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E.L.L.I.S. bids goodbye

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The moment the initial chords of James Brown’s “I Feel Good” echoed across the auditorium, students in the first graduating class at E.L.L.I.S. broke out into dance.

More than 30 seniors stepped to the beat and swung their hips while practicing their commencement recessional in the John F. Kennedy Campus auditorium Monday. Whistles and cheers accompanied the graduates as they walked across the stage.

Many leaving the English Language Learners and International Support (E.L.L.I.S.)Preparatory Academy said they had plenty to celebrate. Immigrant students recalled understanding only a word or two of English four years ago during their first class in America. Soon, they would be leaving their Tuesday commencement ceremony on Ellis Island with diplomas in hand. 

Principal Norma Vega founded E.L.L.I.S. in 2008 to serve recent immigrants whose needs she thought were not being met in Bronx schools. The Kennedy campus school is for 16- to 20-year-old international students.

Yarlyn Mercedes, 20, of Washington Heights, said it was “an honor” to graduate where millions of immigrants before her first entered the country.

“We are immigrants and the people who were there are immigrants. It’s just very historical,” she said. “There are people who said ‘you can’t do it’ because you don’t know English and you’re new to the country. Now we’re doing it.”

Ms. Mercedes said she was overwhelmed when she arrived in America at 17 and learned she had to repeat most of the high school curriculum she completed in the Dominican Republic. She described E.L.L.I.S. as difficult when she started there in Sept. 2009. By the summer of 2010, however, she had passed all of her Regents and decided to enroll in college math courses while racking up enough credits to graduate a year early.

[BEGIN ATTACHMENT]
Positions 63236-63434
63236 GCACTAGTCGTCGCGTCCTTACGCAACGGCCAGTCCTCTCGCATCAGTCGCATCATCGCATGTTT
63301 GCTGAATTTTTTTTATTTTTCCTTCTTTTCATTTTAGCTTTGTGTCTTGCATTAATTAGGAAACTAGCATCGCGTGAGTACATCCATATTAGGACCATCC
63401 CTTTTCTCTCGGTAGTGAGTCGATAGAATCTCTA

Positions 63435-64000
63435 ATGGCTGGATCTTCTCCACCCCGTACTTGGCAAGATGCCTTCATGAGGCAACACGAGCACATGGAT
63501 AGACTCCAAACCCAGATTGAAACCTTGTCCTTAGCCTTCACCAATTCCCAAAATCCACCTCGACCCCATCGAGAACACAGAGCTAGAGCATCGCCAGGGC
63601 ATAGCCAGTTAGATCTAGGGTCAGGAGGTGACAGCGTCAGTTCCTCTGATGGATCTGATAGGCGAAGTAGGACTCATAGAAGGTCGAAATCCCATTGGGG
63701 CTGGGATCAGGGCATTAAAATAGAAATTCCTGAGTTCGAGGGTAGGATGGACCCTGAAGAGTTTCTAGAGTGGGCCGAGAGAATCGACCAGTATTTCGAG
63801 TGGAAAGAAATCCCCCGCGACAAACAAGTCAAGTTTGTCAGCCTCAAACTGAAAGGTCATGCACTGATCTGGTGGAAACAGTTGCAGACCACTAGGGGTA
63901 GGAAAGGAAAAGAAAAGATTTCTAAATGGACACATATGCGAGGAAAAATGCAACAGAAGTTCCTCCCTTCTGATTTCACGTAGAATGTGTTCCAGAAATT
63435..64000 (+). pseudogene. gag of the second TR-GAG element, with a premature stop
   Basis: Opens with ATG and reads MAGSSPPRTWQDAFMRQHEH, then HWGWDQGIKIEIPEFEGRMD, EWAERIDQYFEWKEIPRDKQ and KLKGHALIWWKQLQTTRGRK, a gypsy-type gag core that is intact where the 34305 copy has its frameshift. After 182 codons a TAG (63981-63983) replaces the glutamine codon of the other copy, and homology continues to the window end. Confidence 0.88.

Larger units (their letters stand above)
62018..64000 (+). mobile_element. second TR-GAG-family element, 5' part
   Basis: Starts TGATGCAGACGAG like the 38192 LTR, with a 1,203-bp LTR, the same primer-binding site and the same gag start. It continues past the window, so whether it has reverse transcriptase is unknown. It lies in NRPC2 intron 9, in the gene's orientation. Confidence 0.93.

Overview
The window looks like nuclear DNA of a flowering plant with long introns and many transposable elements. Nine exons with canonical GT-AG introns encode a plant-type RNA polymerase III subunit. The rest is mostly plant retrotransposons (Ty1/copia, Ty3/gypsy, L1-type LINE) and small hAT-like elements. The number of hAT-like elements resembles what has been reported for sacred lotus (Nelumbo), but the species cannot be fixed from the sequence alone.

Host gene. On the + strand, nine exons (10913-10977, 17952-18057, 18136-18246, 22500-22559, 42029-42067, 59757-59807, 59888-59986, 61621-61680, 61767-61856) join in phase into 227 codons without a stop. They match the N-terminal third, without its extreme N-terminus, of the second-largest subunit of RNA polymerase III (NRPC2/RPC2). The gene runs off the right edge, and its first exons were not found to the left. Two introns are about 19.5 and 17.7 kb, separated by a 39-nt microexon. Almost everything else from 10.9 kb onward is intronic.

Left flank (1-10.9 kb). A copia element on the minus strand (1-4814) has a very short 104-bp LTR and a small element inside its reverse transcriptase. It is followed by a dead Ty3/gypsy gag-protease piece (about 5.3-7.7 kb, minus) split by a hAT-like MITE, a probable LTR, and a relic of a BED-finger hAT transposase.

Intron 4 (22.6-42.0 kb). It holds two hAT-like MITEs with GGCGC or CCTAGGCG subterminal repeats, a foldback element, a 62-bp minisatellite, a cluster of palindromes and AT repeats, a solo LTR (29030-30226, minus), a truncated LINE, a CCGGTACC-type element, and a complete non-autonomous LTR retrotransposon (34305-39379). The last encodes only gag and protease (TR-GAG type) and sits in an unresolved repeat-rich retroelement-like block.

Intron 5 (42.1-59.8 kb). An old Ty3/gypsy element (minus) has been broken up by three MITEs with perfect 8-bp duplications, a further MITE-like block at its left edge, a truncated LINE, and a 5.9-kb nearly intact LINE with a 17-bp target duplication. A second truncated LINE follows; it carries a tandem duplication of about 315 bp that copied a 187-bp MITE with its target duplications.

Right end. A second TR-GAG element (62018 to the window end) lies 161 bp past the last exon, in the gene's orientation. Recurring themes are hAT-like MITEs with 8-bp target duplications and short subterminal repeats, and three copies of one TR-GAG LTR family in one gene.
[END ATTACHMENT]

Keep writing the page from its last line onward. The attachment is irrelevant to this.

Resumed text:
“Sometimes you’re thinking you’re going to stop school. But I kept looking at my mother. I was born when she was 15. She had my sister when she was 16, and she finished high school. When she was 24, she started college,” said Ms. Mercedes, who plans to study sociology or international studies at SUNY Oneonda.

Jonathan Lessuck, a chemistry and physics teacher, told the class to rise as he rehearsed the official degree-conferring speech. Ms. Mercedes, who was wearing a T-shirt with “no human is illegal” printed on it, stared at Mr. Lessuck. Nearby, a smile stretched across Ramon Filpo’s face.

Mr. Filpo, who enrolled in E.L.L.I.S. after emigrating from the Dominican Republic, said he was eager to graduate after passing the Regents on his sixth try.

“The last time I said, ‘Okay, this time, if I don’t pass, forget it,’” he said. “When I told my parents I passed, they were crying.” 

Mr. Filpo, 21, credits E.L.L.I.S. staff with keeping him motivated and helping him before and after school. 

“We’re all excited to be in the first [graduating] class,” said Mr. Filpo, who will start at SUNY Cobleskill this July. “I just want to go straight to college. I don’t want to take a day off because then I’m going to lose motivation.”

Ms. Vega compared graduating her first full class to having “your first child.’

“It’s a big deal to see how far they’ve come and how much they’ve accomplished,” she said.

E.L.L.I.S. had four ahead-of-schedule students graduate last year. This year, a whole class will don caps and gowns and line up on the “stairs of separation.”

“That’s where they actually separated the immigrants and it would be determined who was going to be able to go forward and who wasn’t,” Ms. Vega said. “Where people used to be separated, they’re all going to come together. It’s really very Hallmark.”

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